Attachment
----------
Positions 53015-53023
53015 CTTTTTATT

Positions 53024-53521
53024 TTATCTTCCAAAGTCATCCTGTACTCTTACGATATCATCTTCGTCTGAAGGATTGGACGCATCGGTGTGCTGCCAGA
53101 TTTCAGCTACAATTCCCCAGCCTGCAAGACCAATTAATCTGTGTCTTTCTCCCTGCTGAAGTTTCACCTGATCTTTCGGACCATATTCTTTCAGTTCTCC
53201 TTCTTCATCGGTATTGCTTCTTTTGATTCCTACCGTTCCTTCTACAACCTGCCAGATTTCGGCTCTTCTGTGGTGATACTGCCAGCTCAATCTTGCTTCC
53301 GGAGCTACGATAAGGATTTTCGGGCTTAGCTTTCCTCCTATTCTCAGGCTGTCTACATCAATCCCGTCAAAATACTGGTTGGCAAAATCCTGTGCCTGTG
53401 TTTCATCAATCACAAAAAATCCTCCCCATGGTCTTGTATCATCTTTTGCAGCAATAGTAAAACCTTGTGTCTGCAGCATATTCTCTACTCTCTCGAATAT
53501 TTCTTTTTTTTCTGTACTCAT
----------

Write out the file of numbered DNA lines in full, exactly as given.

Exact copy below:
Positions 53015-53023
53015 CTTTTTATT

Positions 53024-53521
53024 TTATCTTCCAAAGTCATCCTGTACTCTTACGATATCATCTTCGTCTGAAGGATTGGACGCATCGGTGTGCTGCCAGA
53101 TTTCAGCTACAATTCCCCAGCCTGCAAGACCAATTAATCTGTGTCTTTCTCCCTGCTGAAGTTTCACCTGATCTTTCGGACCATATTCTTTCAGTTCTCC
53201 TTCTTCATCGGTATTGCTTCTTTTGATTCCTACCGTTCCTTCTACAACCTGCCAGATTTCGGCTCTTCTGTGGTGATACTGCCAGCTCAATCTTGCTTCC
53301 GGAGCTACGATAAGGATTTTCGGGCTTAGCTTTCCTCCTATTCTCAGGCTGTCTACATCAATCCCGTCAAAATACTGGTTGGCAAAATCCTGTGCCTGTG
53401 TTTCATCAATCACAAAAAATCCTCCCCATGGTCTTGTATCATCTTTTGCAGCAATAGTAAAACCTTGTGTCTGCAGCATATTCTCTACTCTCTCGAATAT
53501 TTCTTTTTTTTCTGTACTCAT